Defending the rights of minorities

Defending the rights of minorities

A few weeks ago I was in a forum that was discussing gender issues. As I sat in the hall one day waiting for the session to begin, one lady came in and greeted us. I liked her greeting because it was quite unique. She went something like “Good morning ladies, gentlemen and others.”
The ever inquisitive I picked the word “others.” I remembered that when I applied for admission to one South African University, the options for sex were written as Male, Female or Other.
Meaning that one is not forced or restricted to identify themselves as male or female if they feel that they do not belong to those two categories.

I also noticed that in Lesotho we are still confined to male or female only and we do not cover the lesbian, gay, bisexual, transgender and intersex (LGBTI) community as some of them do not identify themselves as male or female.
I got interested in the LGBTI community issues and in my journey discovered that laws that affect the lesbians, gays, bisexual, transgender and intersex differ from country to country and territory to territory.

Religious convictions also play a central role in relation to the rights of LGBTI community. For instance when Archbishop Desmond Tutu’s daughter, Rev. Cannon Mpho Tutu van Furth married her long time Dutch girlfriend, she was between a rock and hard place as she had to choose between priesthood and marriage, she chose the latter.
The dilemma that Rev. Cannon Tutu van Furth had to endure is just an example of what the LGBTI community face on a daily basis.
Closer to home, there is one school in Quthing Lesotho that defied the norms and allowed a “girl” to dress in a boy uniform. We were in aghast of such a practice as we felt the school was too liberal and in the process destroying our culture and also allowing ill-discipline.

That was our socialisation talking. We allowed our stereotypes and prejudices blind us to the fact that the school was being accommodating and living by the true spirit of education for all.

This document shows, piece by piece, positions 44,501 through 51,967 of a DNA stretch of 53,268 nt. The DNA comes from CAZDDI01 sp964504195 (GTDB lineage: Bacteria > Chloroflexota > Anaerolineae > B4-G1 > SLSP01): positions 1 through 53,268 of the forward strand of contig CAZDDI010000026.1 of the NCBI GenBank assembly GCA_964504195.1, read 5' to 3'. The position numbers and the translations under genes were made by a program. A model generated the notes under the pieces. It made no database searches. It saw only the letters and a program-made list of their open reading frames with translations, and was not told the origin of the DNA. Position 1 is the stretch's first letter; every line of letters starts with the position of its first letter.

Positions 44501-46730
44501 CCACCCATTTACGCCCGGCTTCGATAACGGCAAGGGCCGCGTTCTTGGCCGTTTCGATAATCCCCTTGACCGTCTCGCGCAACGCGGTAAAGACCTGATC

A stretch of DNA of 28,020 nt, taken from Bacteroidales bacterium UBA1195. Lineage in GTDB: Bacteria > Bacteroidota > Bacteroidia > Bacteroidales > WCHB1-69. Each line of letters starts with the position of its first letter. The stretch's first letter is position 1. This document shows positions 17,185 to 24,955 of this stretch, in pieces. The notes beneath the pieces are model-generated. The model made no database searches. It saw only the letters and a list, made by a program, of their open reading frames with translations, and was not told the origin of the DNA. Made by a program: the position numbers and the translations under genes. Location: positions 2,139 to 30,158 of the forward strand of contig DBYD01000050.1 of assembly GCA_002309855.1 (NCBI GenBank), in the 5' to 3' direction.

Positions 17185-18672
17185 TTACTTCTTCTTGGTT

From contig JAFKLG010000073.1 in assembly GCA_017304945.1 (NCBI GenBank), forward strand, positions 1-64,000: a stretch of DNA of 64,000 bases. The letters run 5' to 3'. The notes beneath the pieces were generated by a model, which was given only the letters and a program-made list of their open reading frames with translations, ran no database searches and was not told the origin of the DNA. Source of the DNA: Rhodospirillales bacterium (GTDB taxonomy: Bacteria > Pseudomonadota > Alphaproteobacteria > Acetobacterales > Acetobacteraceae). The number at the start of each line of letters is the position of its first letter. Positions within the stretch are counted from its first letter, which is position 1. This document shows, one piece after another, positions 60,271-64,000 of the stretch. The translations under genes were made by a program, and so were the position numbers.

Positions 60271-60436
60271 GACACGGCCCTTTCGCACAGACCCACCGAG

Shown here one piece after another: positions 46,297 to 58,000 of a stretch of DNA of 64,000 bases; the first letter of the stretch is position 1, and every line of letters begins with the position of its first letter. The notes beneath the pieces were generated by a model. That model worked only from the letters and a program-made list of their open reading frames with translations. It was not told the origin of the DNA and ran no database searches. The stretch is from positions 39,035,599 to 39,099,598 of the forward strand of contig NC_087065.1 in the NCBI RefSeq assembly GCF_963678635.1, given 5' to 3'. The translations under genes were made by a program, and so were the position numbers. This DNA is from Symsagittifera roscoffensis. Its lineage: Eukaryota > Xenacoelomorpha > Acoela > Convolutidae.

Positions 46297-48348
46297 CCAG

I then wanted to know the stance of the Lesotho government in relation to the rights of the LGBTI community that is part of us. I found that Lesotho as a country has not yet pronounced its stance in relation to LGBTI rights.

I think it is time that the Government make its stance clear in this regard. This is because there are minor issues to those of us who call themselves straight that adversely affect the LGBTI community.

The constitution of Lesotho, 1993, in Section 18(2) stipulates that, “subject to the provisions of subsection (6), no person shall be treated in a discriminatory manner by any person acting by virtue of any written law or the performance of the functions of any public office or any public authority.”

By confining the LGBTI community to the stereotypical classification of male or female, we are in a way discriminating against them as we deny them a right of identity.
As such, we should not stereotype sex of gender. Rather let us appreciate that there are people of a different sexual orientation among us and accommodate them. Let us see our universities and colleges including “other”, or any accommodating word they may choose to use, on their application forms.

Let us see toilets in schools, government offices and public spaces being designated not just for male and female. Let us also see political party membership cards denoted in the three categories. Lastly, let us see the national ID accommodating those that do not identify as male or female.
In this way we will avoid the harassment and victimisation that the LGBTI community face due to lack of facilities designated to them. It is time for our society to try and understand the LGBTI community and live in harmony with them.

As it stands we still treat them on the streets and in our villages as if they are an alliance species, and the lack or legislation to protect them makes matters even worse.
I reverently hope that this article will reach the Ministry of Gender and Youth, Sport and Recreation in its Department of Gender.

I hope the article will spur the Department of Gender to develop a policy that will benchmark other policies that will be developed by other ministries in the endeavour to mainstream gender with the purpose of being inclusive of the LGBTI community. I also hope the Ministry of Education and Training will take this up and ensure that the LGBTI learners are adequately accommodated in schools and they are not forced to be who they are not.

BY; Kelello Rakolobe

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